While other OECD countries also recorded drops, Australia fared worse. Back in 2003, 94 per cent of the Aussie kids said they did not feel lonely at school, but this fell by 10 points to 84 per cent by 2015.
Similarly, 91 per cent said disagreed that they felt "awkward and out of place" at school back in 2003, but by 2015, this figure dropped to 78 per cent.
They were also six per cent more likely to have trouble making friends and 16 per cent more likely to report they "don't belong".
BEATING ISOLATION A KEY TO HAPPINESS
Josette Mouawad dreams of becoming a doctor, has a thriving network of university friends and is interested in debating and philosophy.
But far from the independent and social teenager she is now, when she migrated to Australia from Lebanon at age eight, her new home in Sydney was a lonely place.
The 18-year-old (pictured) from Condell Park in Sydney's west would spend far too many hours in her own company, leading to isolation, loneliness and eventually depression.
"I spent a lot of time on my own growing up," she told The Saturday Telegraph.
"I didn't have a group of friends when I first arrived and that made it difficult, so I felt really lonely. I like to read and so was spending time by myself but I still craved to be with people and that's something I wasn't getting when I was a child."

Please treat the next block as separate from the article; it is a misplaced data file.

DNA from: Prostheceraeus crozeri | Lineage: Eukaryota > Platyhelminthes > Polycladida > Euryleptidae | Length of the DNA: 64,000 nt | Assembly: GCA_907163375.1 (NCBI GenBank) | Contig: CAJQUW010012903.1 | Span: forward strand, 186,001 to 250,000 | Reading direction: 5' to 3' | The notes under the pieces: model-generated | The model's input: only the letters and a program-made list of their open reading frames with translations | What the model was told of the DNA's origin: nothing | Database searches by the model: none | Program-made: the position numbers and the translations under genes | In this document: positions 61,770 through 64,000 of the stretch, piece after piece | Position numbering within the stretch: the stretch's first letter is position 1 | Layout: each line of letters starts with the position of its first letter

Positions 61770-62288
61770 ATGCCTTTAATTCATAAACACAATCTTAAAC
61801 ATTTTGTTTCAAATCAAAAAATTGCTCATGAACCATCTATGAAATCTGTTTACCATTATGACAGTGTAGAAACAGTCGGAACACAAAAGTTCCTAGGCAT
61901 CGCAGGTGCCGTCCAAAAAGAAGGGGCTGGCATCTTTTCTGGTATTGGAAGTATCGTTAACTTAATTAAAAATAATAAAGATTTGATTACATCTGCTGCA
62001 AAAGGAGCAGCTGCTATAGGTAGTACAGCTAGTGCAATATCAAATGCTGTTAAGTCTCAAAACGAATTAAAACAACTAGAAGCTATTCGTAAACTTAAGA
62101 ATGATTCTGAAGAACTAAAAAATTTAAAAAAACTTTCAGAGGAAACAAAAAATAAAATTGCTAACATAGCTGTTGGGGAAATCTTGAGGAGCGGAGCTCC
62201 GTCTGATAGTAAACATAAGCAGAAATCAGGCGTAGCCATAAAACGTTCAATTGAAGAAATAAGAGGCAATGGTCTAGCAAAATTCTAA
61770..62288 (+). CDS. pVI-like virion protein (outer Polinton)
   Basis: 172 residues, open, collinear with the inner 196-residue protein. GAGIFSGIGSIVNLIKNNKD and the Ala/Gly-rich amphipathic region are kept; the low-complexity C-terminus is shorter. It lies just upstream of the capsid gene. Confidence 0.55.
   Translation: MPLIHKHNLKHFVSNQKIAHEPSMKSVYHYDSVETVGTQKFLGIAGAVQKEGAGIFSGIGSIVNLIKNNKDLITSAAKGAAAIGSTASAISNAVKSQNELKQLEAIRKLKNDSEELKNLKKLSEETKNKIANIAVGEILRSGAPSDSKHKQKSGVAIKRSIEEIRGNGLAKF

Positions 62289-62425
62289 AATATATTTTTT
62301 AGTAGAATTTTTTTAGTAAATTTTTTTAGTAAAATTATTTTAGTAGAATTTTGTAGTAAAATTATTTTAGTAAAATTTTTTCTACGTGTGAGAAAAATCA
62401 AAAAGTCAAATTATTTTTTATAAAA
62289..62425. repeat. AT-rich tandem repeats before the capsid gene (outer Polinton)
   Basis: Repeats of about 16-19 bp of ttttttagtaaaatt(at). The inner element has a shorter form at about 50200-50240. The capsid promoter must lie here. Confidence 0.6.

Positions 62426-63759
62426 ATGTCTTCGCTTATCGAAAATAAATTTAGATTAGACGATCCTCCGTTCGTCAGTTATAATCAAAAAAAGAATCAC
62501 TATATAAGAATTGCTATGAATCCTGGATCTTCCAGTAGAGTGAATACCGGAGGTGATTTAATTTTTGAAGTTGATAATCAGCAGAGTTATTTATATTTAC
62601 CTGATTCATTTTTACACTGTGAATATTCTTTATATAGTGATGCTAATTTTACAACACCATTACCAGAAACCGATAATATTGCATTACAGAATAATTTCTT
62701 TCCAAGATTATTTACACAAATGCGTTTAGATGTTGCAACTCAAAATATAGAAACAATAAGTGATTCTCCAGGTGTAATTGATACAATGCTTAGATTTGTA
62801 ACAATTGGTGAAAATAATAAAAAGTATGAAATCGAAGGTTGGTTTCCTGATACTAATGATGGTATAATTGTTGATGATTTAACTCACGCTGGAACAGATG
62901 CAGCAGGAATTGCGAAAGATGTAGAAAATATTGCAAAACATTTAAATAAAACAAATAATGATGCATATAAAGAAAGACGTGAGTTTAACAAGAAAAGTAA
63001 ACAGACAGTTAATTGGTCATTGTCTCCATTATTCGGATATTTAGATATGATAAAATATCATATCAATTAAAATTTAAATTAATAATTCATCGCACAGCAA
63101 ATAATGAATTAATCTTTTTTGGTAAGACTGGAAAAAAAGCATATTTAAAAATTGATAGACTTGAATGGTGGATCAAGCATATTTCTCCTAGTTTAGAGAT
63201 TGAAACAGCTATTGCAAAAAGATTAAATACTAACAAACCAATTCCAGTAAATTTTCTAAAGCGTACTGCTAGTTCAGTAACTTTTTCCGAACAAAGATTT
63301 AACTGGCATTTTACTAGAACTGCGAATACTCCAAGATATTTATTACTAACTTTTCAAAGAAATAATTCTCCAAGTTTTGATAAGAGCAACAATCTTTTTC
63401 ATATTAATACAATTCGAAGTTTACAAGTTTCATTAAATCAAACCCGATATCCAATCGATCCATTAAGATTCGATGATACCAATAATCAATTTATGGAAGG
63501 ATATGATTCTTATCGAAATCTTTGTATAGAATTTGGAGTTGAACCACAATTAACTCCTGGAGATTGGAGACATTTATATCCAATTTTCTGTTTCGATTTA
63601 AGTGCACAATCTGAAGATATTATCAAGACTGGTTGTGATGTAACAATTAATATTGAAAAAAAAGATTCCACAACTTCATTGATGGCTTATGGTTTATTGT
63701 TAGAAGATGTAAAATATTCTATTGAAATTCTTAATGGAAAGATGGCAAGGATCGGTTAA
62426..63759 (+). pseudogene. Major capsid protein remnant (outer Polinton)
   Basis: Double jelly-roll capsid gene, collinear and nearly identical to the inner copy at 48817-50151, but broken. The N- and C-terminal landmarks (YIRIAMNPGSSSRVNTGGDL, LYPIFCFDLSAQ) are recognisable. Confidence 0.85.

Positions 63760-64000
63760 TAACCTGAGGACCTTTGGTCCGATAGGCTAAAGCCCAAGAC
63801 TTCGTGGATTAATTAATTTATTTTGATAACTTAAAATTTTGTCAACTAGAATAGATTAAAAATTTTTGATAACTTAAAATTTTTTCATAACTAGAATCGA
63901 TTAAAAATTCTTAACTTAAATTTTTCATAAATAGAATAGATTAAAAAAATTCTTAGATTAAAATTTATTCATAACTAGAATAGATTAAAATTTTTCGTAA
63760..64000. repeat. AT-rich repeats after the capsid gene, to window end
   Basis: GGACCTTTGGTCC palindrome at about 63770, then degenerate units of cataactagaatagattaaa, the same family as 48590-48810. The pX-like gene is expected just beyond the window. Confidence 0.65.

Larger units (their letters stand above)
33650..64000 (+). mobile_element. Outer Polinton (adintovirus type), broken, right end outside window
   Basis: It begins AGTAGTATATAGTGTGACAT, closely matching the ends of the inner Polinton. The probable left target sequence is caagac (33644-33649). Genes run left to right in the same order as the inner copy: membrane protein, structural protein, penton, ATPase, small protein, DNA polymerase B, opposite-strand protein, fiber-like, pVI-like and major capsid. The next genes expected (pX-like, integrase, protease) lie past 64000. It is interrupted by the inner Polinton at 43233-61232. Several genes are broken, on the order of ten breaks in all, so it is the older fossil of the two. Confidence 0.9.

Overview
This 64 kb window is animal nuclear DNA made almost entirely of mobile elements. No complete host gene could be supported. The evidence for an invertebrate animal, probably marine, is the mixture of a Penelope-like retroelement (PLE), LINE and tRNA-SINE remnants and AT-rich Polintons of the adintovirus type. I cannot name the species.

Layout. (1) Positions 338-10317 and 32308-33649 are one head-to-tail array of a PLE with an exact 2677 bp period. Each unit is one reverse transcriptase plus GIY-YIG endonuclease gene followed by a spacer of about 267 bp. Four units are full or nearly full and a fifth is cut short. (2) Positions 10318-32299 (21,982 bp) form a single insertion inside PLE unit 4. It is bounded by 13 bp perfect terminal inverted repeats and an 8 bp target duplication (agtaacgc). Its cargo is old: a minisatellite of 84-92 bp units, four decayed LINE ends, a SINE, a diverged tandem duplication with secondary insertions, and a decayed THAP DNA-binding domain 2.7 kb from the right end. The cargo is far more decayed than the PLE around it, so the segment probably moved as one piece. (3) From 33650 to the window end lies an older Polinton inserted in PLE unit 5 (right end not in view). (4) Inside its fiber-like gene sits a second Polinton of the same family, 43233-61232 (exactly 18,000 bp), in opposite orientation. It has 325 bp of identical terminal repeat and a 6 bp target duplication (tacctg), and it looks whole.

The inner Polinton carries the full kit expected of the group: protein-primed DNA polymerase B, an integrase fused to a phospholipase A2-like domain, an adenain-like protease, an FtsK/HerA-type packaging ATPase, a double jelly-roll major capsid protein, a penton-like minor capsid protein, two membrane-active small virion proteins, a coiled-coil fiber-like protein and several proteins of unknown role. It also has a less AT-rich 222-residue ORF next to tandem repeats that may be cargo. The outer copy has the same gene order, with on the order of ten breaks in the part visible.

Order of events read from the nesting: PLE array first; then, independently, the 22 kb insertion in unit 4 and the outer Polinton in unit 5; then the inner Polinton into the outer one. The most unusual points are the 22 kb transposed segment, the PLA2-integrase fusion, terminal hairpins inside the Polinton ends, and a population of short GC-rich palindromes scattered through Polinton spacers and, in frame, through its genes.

At age 16, Ms Mouawad was diagnosed with severe depression and anxiety which culminated, sadly, in an attempt to take her life.
"It was very severe, I was unable to function at school, it was difficult to even leave the house or get out of bed."
Through professional help, medication and therapy, Ms Mouawad now recognises her mental health issues started long before she was diagnosed.
"Loneliness makes you vulnerable to feeling depressed, so if you don't have a group of friends, you're not able to reach out to people," she said.
"When I was depressed, I was seeking isolation because that seemed like the easiest thing to do, but that was exactly what you shouldn't do because it just made it worse."
Ms Mouawad found her way out of isolation via social activities such as a debating group, a philosophy club and other university groups and urges others to do the same.
"Face-to-face interaction is really important," she said.
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BONDING IN THE GREAT OUTDOORS
Whether they are abseiling, kayaking or learning to work as a team, these Scouts cherish the time they have together.
But all of them acknowledge they spend too much time on their electronic devices and on their own - and that Scouting helps combat their social isolation.
Scout Luca Sanchez, 13, said: "When you come back from a Scouting night, you're not necessarily drawn to the technology that you have access to. You feel like you don't need it as much and you're not as dependent on it for satisfaction and entertainment. I like doing the adventurous activities like kayaking and camping."
His friend, Hayley Weaver, 13, said she felt guilty after spending too much time alone on her phone.
"But I keep busy by doing other activities like Scouts, hockey, drama and music," she said.
Scout leader Aaron Tomlins said Scouting helped teenagers build their social skills and, importantly, got them away from screens and interacting with others.